Chennai: The venue was unconventional – the fabulous rustic grounds of Richardson and Cruddas Mills in the heart of Mumbai. The ramp was a never ending 200 x 20 feet, with high-tech multi laser lights, roving drone and camera mounted on gantry. It was the backdrop for a high octane event with the crème de la crème of the city in attendance as one of the best designers in India opened the celebrations of 15 years of fashion in India pioneered by Lakmé, with a spectacular show.
Sabyasachi Mukherjee’s fabulous launch of his new Resort 2015 line “Big Love” for his label, ‘Sabyasachi by Sabyasachi’; set the pace for the week that will follow during Lakmé Fashion Week Summer/Resort 2015. It was love at first sight for the audience as they witnessed a stunning presentation featuring 62 models and 105 outfits. One of the most sought after designers in the country and around the globe; Sabyasachi unleashed a collection of resort wear that was mindboggling in form, colours, fabrics and textures.
Paying tribute to the 70’s decade, which Sabyasachi adores, the designer revisited the era and showcased it with his distinct signature touches and recreated the power dressing period.
Giving a new fashionable dimension to the sari, Sabyasachi brought in a romantic military flavour to the rest of the ensembles. For evening glamour, there was glitter that glistened on the catwalk.
The show opened with 70’s hit tunes, as dramatic black featured Sabyasachi’s innovation of the sari teamed with an antique gold embroidered blouse. What followed were pre-stitched draped saris, toga gowns, with shimmering hemlines, saris with net extensions and jumpsuits with sheer net capes. Gradually moving into a colour story of brown, grey and beige, there were bell bottom jumpsuits or palazzos, long maxi shirt waister, layered capes, column dresses, boleros, gilets, a flash of red for the lining of a floor kissing cape and sari gowns that continued to mesmerise the fashion lovers.
Strong stark suits with thigh length shirt-coats had a slight regimental look in bottle green or brown. A sudden burst of blatant shimmer came in the form of fully embroidered sequins, crystals and 3D embellishments for minis, shifts, sack dresses, kurtas, gowns and tunics, which were offered in silver, rust or mulitcoloured glitzy options. Fabric texturing was at its best, while Sabyasachi moved effortlessly from prints and solids for his selection, which ranged from silk, tulle, crêpe, georgette, to satin and taffeta.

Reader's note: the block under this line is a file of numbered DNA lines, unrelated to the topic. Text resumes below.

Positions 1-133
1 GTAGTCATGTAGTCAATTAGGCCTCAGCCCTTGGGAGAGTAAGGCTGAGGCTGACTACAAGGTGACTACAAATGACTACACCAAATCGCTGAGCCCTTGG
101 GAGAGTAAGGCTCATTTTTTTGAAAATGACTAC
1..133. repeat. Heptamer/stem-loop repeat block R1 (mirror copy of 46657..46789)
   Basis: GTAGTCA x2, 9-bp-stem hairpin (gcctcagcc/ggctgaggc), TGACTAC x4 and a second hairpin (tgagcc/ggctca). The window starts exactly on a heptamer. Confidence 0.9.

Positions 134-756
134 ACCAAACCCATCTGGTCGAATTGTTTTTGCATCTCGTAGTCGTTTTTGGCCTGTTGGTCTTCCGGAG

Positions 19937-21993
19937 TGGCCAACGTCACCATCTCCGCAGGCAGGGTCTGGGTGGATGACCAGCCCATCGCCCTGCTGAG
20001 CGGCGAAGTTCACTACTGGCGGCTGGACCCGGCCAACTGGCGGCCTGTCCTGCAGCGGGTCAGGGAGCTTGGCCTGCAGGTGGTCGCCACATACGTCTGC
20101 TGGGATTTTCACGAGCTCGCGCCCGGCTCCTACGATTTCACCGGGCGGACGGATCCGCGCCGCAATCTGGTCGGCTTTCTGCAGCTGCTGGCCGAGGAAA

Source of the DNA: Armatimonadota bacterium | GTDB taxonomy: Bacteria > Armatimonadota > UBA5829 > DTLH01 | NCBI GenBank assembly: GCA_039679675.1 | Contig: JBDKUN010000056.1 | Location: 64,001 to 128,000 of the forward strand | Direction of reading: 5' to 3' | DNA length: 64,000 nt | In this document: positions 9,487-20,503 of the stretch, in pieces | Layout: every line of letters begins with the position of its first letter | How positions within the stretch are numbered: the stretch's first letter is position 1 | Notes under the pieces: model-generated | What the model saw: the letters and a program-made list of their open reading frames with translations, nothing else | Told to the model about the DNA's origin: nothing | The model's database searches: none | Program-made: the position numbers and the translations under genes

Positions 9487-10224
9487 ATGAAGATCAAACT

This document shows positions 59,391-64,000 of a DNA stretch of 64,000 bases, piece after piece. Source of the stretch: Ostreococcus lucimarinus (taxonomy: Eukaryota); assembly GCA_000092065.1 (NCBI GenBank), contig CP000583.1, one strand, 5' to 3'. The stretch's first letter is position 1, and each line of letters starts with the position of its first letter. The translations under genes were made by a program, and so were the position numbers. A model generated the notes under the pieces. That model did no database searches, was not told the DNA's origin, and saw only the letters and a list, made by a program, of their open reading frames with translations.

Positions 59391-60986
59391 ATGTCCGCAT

The colours soon moved to pastel and pretty shades of pale sea green making a great seaside choice for lazy lounging. At times the dual printed palazzos were interesting with shimmering cropped tops; or the dhoti pants teamed with bralet and waistcoat. For a fun angle there were two dazzling shifts with giant 7 and 4 appliquéd on the front probably confirming the 70’s inspiration. A solitary white sari with a sequinned choli was also a tribute to the designer’s favourite era.
The pale pink and blue floral print collection appeared for flared floor skimming belted skirts worn with broad horizontal striped cholis; while the final formal wear visual drama revolved around glittering red gowns, kurtas, lehengas and cholis.
Men’s wear followed the colour story with black kurtas, Bundis and scarves then moved into bottle green and brown for Jodhpuri jackets, with a hint of military flavour. But suddenly Sabyasachi surprised the gathering with brightly coloured floral printed suits, kurtas, Bandgalas, brocade sherwanis and shimmering red printed versions.
Adding to the flavour of the collection, Sabyasachi had designed matching wedges, embroidered slip-ons, colourful moccasins, monk sandals, messenger and handbags that were in dual sling or shoulder styles to complement the garments.
The show definitely set new fashion directions on how to dress when the mercury sours and the sun shines brightly
For the jet setting trendy fashion followers around the world Sabyasachi Mukherjee’s Resort 2015 collection “Big Love” was one of the most amazing openings ever seen for a fashion event in India.